If the government can tell you what you can and cannot do within the privacy of your home, whether it relates to what you eat, what you smoke or whom you love, you no longer have any rights whatsoever within your home.
If government officials can fine and arrest you for growing vegetables in your front yard, praying with friends in your living room, installing solar panels on your roof, and raising chickens in your backyard, you’re no longer the owner of your property.
If school officials can punish your children for what they do or say while at home or in your care, your children are not your own — they are the property of the state.
If government agents can invade your home, break down your doors, kill your dog, damage your furnishings and terrorize your family, your property is no longer private and secure — it belongs to the government. Likewise, if police can forcefully draw your blood, strip search you, and probe you intimately, your body is no longer your own, either.
This is what a world without the Fourth Amendment looks like, where the lines between private and public property have been so blurred that private property is reduced to little more than something the government can use to control, manipulate and harass you to suit its own purposes, and you the homeowner and citizen have been reduced to little more than a tenant or serf in bondage to an inflexible landlord.
Examples of this disregard for the sanctity of private property — whether in the form of one’s home, one’s possessions, or one’s person — abound. Here are just a few.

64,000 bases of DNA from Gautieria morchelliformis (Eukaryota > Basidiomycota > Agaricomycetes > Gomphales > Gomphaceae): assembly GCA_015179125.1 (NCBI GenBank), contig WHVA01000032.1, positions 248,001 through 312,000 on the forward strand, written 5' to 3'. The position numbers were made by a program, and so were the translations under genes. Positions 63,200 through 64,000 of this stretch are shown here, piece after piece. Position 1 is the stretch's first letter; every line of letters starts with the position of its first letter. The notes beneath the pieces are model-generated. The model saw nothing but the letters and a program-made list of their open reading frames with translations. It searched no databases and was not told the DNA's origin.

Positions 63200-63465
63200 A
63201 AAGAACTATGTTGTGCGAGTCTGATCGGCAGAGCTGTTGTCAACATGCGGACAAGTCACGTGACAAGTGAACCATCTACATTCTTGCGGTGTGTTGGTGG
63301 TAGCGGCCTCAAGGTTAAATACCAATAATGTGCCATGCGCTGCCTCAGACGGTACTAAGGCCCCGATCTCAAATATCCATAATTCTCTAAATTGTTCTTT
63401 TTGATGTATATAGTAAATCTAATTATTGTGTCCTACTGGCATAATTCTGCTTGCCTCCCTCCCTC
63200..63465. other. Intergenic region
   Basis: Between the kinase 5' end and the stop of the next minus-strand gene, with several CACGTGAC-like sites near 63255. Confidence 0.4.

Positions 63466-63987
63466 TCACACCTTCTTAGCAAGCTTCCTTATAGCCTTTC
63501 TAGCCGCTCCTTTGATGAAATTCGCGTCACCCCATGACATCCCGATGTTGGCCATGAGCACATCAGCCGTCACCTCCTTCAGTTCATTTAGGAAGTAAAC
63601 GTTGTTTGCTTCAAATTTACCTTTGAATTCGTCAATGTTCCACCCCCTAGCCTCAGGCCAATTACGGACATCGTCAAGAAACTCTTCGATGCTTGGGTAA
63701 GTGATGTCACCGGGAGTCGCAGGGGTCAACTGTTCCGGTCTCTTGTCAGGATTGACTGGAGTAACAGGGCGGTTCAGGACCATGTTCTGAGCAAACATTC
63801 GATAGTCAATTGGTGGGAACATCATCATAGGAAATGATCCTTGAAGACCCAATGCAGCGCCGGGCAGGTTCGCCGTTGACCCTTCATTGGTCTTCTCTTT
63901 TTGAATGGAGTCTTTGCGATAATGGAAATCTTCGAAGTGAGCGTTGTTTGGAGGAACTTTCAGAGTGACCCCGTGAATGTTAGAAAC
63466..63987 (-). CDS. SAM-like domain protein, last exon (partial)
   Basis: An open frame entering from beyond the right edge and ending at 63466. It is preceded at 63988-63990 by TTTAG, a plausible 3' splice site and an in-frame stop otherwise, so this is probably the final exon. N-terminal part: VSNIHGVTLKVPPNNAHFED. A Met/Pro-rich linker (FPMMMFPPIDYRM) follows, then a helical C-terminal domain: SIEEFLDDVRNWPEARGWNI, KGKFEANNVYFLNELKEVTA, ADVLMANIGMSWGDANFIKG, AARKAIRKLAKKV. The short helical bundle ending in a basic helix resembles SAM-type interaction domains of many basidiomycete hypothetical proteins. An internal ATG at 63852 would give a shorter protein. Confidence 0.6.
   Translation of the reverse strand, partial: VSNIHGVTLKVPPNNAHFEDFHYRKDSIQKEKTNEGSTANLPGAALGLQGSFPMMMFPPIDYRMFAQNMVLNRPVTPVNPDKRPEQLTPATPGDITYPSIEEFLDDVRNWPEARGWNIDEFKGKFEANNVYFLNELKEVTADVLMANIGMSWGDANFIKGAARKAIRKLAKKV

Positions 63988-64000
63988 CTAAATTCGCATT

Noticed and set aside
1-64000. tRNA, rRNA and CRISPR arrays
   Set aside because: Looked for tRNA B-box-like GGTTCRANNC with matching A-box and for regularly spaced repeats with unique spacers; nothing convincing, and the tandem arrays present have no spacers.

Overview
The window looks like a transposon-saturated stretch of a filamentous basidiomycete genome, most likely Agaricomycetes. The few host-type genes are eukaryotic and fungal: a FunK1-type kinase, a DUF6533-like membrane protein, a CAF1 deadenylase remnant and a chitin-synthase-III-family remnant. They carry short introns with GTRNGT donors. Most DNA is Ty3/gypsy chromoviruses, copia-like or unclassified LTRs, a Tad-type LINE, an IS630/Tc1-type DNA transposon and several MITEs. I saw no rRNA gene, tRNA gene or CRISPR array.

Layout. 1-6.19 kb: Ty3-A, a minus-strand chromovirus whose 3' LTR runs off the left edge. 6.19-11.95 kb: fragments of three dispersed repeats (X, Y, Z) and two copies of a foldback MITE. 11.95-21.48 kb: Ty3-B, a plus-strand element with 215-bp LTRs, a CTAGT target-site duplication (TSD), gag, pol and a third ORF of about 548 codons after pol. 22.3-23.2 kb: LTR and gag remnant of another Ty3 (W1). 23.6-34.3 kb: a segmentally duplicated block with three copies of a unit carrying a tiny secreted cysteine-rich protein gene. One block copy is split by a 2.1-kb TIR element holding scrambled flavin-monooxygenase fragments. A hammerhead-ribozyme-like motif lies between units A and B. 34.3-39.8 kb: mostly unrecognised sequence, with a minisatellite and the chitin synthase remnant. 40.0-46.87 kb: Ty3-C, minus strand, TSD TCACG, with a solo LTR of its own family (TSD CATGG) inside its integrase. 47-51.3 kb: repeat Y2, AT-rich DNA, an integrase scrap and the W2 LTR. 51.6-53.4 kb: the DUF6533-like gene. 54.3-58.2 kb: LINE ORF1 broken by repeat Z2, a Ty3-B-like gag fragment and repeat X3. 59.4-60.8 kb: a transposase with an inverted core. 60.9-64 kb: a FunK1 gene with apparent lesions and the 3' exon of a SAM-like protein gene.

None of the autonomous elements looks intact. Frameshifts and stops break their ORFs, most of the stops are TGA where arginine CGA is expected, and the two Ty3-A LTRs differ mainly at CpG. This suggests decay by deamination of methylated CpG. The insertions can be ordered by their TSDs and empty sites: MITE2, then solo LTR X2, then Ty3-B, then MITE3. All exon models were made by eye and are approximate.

» In San Rafael, California, it is now illegal to smoke a cigarette or other tobacco product inside “apartments, condos, duplexes, and multi-family houses,” while in Florida and elsewhere throughout the country, home vegetable gardens are being targeted as illegal.
» In Ohio, it’s illegal to alter one’s car with a hidden compartment if the “intent” is to conceal illegal drugs. Although Norman Gurley had no drugs on his person, nor in his car, nor could it be proven that he intended to conceal drugs, he was still arrested for the “crime” of having a hidden compartment in the trunk of his car.
The most obvious disrespect for property rights comes in the form of the tens of thousands of SWAT team raids that occur across the country on a yearly basis. Usually undertaken under the pretense of serving a drug warrant, these raids involve police arriving at a private residence in SWAT gear, armed to the hilt, kicking down doors, apprehending all persons inside the home, then determining if a crime has been committed.
Read more at The Daily Progress